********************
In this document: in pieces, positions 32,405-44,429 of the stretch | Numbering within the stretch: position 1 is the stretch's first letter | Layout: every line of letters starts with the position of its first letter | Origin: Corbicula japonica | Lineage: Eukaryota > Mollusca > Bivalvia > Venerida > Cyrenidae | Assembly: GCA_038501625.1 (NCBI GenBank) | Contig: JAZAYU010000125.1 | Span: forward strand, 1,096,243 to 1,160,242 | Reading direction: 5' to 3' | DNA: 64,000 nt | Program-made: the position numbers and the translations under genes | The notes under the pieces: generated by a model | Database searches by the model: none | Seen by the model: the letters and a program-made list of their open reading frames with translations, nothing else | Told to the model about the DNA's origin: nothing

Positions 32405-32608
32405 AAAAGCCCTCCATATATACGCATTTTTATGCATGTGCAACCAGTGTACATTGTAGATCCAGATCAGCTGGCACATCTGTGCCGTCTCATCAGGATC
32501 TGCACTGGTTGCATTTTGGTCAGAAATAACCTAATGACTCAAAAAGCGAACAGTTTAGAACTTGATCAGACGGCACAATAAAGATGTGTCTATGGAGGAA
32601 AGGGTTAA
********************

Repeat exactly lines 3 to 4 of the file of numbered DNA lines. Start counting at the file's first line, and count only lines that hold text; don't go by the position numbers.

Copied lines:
32405 AAAAGCCCTCCATATATACGCATTTTTATGCATGTGCAACCAGTGTACATTGTAGATCCAGATCAGCTGGCACATCTGTGCCGTCTCATCAGGATC
32501 TGCACTGGTTGCATTTTGGTCAGAAATAACCTAATGACTCAAAAAGCGAACAGTTTAGAACTTGATCAGACGGCACAATAAAGATGTGTCTATGGAGGAA